IR35 Changes for Recruiters

The IR35 legislation which is one of HMRC’s least understood regulations is changing once again.

Since 2000, IR35 has determined how directors who work through their own limited companies are engaged with a business for tax purposes. Independent contractors working through a business, who are treated as truly independent workers may be entitled to receive advantageous tax treatment on their earnings to account for the business risks they are undertaking. Whereas, workers who are considered to be working as “disguised employees” of the end client, are only entitled to receive income which is taxed on a PAYE basis.

However, the IR35 rules have been largely ineffective as up until recently it has been the contractor who has determined their own individual IR35 employment status, which lead HMRC to estimate that there was a widespread non-compliance with the rules.

From April 2017 when the Off Payroll Rules were launched in the public sector, the responsibility of verifying whether a contractor fell within IR35 shifted from the contractor to the end client engaging their services. However, the responsibility of deducting the necessary PAYE and NIC became that of the recruitment business thus, recruitment businesses are now liable for the real-time payment of contributions to HMRC – making it vitally important that they are confident with the end clients determination of the role, as the updated rules make it clear that the entity responsible for paying the contractor will be liable for unpaid PAYE and NIC.

Within a period of 18 months the changes have seen HMRC receive increased amounts of PAYE and NIC to the tune of approximately £410,000,000 which no doubt has encouraged the decision to level the playing field by extending the changes to the private sector from April 2020, with the UK chancellor announcing this in the November 2018 Autumn Statement, and a further consultation paper on the detailed changes to be published in Summer 2019.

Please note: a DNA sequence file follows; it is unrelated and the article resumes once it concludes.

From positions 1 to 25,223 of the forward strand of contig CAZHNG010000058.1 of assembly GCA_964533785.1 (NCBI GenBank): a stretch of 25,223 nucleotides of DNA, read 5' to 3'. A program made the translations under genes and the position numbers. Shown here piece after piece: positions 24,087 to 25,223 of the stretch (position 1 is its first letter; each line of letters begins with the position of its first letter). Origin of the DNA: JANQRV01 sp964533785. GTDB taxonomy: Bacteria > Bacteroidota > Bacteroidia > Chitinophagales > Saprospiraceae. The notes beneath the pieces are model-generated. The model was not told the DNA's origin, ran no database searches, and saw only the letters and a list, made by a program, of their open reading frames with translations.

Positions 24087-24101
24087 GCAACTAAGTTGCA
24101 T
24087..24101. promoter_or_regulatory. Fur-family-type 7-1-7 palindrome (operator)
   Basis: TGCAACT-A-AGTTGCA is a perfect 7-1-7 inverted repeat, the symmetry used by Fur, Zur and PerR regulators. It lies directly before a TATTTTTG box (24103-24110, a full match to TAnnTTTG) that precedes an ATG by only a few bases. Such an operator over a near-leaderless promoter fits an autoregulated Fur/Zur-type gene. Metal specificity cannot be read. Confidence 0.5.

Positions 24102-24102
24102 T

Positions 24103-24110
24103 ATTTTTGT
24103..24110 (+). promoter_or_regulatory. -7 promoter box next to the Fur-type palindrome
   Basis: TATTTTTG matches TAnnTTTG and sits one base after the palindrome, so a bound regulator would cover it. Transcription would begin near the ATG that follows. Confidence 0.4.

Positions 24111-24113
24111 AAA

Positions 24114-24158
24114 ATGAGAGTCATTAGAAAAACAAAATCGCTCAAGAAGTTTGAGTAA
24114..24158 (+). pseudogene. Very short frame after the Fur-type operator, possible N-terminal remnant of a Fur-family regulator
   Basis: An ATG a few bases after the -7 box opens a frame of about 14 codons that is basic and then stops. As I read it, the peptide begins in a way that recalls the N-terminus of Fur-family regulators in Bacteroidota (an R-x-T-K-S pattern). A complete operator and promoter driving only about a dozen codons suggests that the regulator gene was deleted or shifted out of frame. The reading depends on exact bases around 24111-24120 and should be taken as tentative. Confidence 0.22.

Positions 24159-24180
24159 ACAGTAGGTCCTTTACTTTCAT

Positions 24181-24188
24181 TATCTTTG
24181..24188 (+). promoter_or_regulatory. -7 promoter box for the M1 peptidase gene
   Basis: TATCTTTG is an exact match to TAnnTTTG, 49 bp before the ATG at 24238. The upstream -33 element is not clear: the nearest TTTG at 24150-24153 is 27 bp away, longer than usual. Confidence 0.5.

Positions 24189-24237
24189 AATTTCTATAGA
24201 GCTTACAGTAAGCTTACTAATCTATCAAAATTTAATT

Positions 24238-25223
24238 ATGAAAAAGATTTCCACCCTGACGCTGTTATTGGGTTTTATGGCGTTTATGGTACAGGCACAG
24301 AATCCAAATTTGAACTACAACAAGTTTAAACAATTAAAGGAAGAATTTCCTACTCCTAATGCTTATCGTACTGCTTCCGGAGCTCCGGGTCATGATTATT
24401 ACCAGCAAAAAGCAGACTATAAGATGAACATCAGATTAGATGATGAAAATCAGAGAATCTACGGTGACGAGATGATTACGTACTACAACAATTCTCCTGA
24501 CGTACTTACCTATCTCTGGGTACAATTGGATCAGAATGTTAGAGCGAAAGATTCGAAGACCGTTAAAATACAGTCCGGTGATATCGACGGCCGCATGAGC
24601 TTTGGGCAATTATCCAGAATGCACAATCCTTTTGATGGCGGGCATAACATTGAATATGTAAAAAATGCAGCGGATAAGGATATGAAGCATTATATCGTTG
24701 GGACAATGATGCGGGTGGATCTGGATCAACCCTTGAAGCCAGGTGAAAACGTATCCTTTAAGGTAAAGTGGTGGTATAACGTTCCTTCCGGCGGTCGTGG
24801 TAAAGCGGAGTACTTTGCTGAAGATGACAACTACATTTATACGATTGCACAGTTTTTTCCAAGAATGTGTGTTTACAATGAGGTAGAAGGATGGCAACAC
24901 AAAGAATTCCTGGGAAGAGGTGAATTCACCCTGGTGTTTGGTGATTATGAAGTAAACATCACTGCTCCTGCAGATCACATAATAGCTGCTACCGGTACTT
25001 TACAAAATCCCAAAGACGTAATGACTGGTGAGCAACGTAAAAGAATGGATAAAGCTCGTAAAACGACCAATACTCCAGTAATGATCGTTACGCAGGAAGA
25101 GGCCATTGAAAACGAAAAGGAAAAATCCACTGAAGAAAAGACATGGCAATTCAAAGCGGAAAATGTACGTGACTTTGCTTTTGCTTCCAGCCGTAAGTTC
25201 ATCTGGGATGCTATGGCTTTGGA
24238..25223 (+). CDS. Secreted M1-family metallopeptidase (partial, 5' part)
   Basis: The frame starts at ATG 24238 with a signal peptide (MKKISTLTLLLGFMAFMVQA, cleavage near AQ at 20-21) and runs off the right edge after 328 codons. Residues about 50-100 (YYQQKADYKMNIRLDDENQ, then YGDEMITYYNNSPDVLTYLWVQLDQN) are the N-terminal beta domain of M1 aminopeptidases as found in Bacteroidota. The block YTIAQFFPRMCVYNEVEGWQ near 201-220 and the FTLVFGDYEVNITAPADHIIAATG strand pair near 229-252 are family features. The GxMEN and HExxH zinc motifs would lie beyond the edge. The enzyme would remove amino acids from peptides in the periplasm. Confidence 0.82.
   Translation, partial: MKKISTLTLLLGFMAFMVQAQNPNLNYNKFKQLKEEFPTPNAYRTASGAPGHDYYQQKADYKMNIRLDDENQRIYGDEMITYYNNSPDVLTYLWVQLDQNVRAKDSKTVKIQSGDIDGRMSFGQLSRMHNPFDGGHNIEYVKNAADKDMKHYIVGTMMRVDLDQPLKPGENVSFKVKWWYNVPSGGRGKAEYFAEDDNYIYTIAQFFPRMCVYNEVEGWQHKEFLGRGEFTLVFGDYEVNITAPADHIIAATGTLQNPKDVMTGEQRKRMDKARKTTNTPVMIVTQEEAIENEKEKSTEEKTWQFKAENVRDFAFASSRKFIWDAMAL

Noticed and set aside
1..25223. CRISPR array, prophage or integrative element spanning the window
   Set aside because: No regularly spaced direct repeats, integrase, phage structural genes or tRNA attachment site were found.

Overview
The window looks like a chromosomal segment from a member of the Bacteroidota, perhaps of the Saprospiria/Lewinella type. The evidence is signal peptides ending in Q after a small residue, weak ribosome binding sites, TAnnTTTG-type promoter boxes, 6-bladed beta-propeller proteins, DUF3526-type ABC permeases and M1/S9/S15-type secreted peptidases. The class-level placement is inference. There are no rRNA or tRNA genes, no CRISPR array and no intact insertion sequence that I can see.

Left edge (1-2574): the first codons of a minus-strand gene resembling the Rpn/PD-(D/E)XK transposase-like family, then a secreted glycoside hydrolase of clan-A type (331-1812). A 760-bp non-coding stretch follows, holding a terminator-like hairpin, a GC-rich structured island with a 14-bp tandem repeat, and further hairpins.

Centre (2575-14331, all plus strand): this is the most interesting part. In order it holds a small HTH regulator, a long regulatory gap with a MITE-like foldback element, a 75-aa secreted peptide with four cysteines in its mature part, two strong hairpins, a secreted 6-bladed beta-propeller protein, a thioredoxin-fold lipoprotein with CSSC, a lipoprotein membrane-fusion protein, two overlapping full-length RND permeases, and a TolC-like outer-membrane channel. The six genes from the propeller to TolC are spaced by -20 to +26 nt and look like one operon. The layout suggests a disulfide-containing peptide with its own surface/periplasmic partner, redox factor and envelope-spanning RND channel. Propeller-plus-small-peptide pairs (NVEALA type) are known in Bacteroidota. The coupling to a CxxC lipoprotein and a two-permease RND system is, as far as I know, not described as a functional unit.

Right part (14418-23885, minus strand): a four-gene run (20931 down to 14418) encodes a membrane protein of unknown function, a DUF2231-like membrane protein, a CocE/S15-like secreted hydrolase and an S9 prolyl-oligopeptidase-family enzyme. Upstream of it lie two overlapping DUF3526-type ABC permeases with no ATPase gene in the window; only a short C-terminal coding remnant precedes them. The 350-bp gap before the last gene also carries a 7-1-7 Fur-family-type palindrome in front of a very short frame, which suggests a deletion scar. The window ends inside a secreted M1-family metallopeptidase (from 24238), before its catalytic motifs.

Whilst the new private sector rules will only apply to medium and large businesses, the rules will mirror those rolled out in the public sector and the end client will be responsible for determining the IR35 status of the contractor and the agency will be responsible for deducting PAYE and NIC, and although there is over a year before the changes to the private sector take effect in April 2020, recruitment businesses should begin to prepare and familiarise themselves with the changes.

What should recruitment businesses be doing now?

As with the public sector changes, recruitment businesses will need to be involved with the IR35 determination of a contractor who they are placing, whereas previously an agency would have little or no involvement and it would be up to the contractor to seek the opinion and advice of independent employment status experts. Along with the responsibility of deducting the necessary PAYE and NIC, recruitment businesses will need to ensure that contractors are being engaged on relevant terms and conditions which reflect their relationship with the end hirer. The upper level agreement between the agency and the end hirer should also accurately reflect the nature of the relationship.

Every agency using contractors needs to understand how IR35 affects them and whether the contractors they place fall in or out of ‘scope’ of the IR35 legislation.

To guarantee that they are fulfilling their role within the supply chain, recruitment businesses should strongly consider engaging an employment status specialist such as Brookson Legal Services – we have been carrying out employment status assessments for over 18 years and supporting recruitment businesses since the public sector changes where announced in 2016. We are regulated by the Solicitors Regulation Authority, and have team members who have sat on HMRC IR35 forums.

What does a review from Brookson Legal consist of?

The contractors working practices and contract should be consistent with each other.

As part of our IR35 review process, Brookson Legal Services will review both the contract and the contractor’s day to day working practices (as would HMRC and/or the courts). We will advise on any discrepancies, as well as confirming whether the contractor falls inside or outside of IR35 and provide recommendations to help improve their situation.

With the right checks, there is no reason for recruitment businesses to worry about continuing to place contractors.